Stanley Everlasting firmer chisels was an innovative chisel pattern, designed and touted as an unbreakable firmer chisel which takes even the hardest beating of the claw hammer. The patented construction where head, shank, and blade were forged from one piece of steel enabled the force of the hammer to transmit directly to the cutting edge. The wooden handle was out of the harm´s way and the leather washer was inserted between the steelhead and handle for security. Stanley Everlasting firmer chisels were made in three different lengths, bevel-edged, square edged, and butt chisel variants. Type numbers to look for are: No.20 – Bevel edge firmer with 5 1/2″ blade, No.25 – square edge firmer with 5 1/2″ blade, No.40 – Bevel edge pocket firmer with 4 1/2″ blade, No.45 – Square edge pocket firmer with 4 1/2″ blade, and No.50 – Bevel edge butt firmer with 3″ blade.
Registered firmer chisel
Registered firmer chisel is a peculiar tool. Most commonly understood as a heavy bench chisel with squared off sides and handle with steel ferrules on both ends to prevent splitting of the handle, there is also a leather washer between the bolster and the handle that works as a shock absorber. Registered firmer chisel is useful for heaviest work such as chopping out mortises. It is reminiscent of sash mortise chisels.
Definition and origin of the term “registered” are as obscure as is the term “firmer” and nobody seems to agree on the exact origin of the term.
Firmer bevel edge chisels
Bevel edged firmer chisels are offered in a couple of configurations. German woodworking catalogs speak about light and strong pattern firmer chisels.
What is light pattern firmer chisel?
Light pattern firmer chisel is a common bench chisel intended for general bench use. Usually with reinforced handle.
What is strong pattern firmer chisel?
Strong pattern firmer chisel is big and sturdy carpenters chisel intended for most demanding, hard work with a mallet. The blade is thick and there is a leather washer between the bolster and the handle for impact protection. The handle is reinforced with steel ferrules.
Japanese firmer chisels - Atsu Nomi, Damekiri and Tataki Nomi
Japanese firmer chisels are called Tataki Nomi – Striking Chisel. They are designed for heavy-duty work and they look like scaled up oire-nomi, Japanese regular bench chisels.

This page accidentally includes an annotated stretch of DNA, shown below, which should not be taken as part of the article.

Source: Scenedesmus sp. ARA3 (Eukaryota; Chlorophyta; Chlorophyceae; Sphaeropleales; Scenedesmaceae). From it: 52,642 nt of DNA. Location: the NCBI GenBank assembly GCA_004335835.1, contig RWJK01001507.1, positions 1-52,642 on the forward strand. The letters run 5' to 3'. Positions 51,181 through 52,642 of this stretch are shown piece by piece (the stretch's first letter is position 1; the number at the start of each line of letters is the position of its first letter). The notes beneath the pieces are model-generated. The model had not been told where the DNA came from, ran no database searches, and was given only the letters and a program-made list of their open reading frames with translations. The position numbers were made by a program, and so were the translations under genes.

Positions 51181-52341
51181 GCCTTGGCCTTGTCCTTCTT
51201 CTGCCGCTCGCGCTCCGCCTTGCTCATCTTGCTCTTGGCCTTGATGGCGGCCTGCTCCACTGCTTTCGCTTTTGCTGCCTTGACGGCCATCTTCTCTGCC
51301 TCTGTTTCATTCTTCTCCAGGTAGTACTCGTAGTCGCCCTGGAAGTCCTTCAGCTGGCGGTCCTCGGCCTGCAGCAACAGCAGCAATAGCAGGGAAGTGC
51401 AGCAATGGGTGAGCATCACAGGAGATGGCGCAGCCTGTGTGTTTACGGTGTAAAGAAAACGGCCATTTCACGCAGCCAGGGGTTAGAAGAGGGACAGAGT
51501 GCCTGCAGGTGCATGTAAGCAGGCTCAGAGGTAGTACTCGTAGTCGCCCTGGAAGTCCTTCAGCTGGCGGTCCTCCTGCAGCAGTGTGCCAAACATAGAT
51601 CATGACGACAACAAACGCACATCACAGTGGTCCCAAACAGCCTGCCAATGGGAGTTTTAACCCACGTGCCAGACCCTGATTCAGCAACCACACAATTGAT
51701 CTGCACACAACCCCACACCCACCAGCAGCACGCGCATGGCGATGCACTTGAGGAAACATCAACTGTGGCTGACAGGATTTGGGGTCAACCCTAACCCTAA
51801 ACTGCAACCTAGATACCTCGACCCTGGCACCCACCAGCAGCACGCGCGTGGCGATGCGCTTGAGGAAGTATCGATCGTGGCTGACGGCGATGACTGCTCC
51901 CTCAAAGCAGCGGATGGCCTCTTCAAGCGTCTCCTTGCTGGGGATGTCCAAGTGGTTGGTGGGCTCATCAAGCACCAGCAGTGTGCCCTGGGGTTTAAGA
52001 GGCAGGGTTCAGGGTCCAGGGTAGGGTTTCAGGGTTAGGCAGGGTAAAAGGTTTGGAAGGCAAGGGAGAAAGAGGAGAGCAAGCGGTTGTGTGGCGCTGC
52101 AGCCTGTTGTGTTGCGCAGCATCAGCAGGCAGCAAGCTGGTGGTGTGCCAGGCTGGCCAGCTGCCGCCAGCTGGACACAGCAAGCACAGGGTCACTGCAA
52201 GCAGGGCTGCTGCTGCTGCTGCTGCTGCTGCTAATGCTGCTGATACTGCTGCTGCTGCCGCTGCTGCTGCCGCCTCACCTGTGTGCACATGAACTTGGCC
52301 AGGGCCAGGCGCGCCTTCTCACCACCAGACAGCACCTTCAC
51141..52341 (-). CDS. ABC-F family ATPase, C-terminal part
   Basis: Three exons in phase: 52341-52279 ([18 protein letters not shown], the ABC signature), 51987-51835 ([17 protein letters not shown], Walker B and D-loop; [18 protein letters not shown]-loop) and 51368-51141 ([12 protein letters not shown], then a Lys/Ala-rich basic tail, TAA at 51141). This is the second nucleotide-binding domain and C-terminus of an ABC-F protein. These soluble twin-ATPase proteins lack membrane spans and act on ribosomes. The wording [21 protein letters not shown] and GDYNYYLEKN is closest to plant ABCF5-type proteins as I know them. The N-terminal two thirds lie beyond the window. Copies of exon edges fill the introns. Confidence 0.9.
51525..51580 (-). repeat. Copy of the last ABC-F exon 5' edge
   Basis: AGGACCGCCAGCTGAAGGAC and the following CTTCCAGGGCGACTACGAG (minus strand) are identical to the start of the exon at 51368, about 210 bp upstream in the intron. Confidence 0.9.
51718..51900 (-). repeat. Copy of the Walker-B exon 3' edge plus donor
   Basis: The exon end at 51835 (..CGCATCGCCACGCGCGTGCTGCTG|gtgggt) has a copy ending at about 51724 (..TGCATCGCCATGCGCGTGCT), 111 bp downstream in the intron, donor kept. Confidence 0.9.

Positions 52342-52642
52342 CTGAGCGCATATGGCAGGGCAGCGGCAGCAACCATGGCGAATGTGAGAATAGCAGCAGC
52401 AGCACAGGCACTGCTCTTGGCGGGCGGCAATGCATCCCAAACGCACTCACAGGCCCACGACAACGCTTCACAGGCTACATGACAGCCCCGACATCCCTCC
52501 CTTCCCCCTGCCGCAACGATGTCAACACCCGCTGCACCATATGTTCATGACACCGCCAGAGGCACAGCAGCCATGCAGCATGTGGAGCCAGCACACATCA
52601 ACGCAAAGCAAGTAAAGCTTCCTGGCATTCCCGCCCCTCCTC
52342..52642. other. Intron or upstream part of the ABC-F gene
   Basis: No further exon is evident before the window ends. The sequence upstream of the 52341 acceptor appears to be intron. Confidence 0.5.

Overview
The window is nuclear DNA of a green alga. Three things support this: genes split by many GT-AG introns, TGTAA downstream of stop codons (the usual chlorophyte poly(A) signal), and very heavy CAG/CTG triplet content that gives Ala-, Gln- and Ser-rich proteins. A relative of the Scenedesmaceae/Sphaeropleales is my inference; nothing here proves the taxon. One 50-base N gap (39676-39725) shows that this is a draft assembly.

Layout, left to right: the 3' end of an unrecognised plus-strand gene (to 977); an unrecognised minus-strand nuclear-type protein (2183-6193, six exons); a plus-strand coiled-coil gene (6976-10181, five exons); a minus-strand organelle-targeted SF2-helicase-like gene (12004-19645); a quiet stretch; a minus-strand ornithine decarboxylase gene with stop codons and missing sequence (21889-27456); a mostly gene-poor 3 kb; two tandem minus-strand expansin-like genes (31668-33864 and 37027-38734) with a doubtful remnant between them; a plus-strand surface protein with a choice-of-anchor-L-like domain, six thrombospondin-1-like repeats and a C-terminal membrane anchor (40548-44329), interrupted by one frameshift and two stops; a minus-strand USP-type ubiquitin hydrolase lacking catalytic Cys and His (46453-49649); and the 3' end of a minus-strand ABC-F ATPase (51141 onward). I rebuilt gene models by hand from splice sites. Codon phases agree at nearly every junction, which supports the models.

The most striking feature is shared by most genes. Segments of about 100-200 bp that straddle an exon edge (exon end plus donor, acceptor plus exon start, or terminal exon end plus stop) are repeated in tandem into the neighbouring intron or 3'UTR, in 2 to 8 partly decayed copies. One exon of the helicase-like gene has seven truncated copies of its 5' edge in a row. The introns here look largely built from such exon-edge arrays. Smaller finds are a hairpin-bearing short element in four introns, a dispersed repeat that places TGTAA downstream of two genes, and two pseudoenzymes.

Japanese firmer chisels come from completely different toolmaking tradition. They are made of laminated steel, the body of chisel blade is made from soft iron and acts as a backing for the harder and more durable layer of thin carbon steel that forms the cutting edge. Harder steel layer is made from either white paper or blue paper steel.
Japanese chisels, in general, have hollow back called “ura” which speeds up the sharpening process. Time needed to flatten the chisel back is minimal. The “ura” also reduces cutting friction.
Japanese firmer chisels are designed to be hit with “genno”´s which is Japanese hammer.
There are at least three patterns for Tataki Nomi chisels:
Chu-Tataki (medium striking)
Smallest and lighter of the Japanese firmer chisels. Still larger, heavier and stronger than Oire Nomi, Japanese standard bench chisel.
Tataki Chu-Usu (Striking medium thin)
Medium sized firmer chisel
Tataki Atsu Nomi (Striking thick)
Big and heavy, oversize Japanese firmer chisels, usually with straight, square sides.. For most demanding tasks. Can handle everything imaginable in woodworking and carpentry.
Butt Firmer Chisel
Butt firmer chisel is a short bladed version of firmer chisels that can be used with a mallet. The good example of this type of chisels is old Stanley Everlasting chisels with 3” blades. Their heavy handles are buttressed with steel and can take the beating of hammer rather than a mallet.
Difference between firmer chisel and mortise chisel?
Firmer chisel has a thinner blade and shallower bevel angle.
Thicker blade of the mortise chisel helps when prying chips out of mortises. The handle of the mortise chisel is also bigger and heavier.
Firmer chisel vs bench chisel
According to the original definition, there is no difference. Bench chisels are the same tool as a firmer chisel. However, in recent times the definition of the firmer chisel is for many changed to a thick striking chisel with rectangular cross-section blade.
Best Firmer chisel brands
Firmer “registered” chisel brands
Brands that offer “registered” firmer chisels or chisels with straight, square sides are: Narex, Robert Sorby, Henry Taylor, Pinnacle, Irwin, Ashley Iles
Bevel-edged firmer chisel brands
Bevel-edged firmer chisels aka bench chisels are offered by almost all chisel manufacturers: Narex, Stanley, Bahco, Two Cherries/Kirchen, Hirsch, MHG, Pfeil, Veritas, Ece, Ulmia, Lie Nielsen, Ashley Iles, Diefenbacher, Connex, Stubai, Buck, ECE.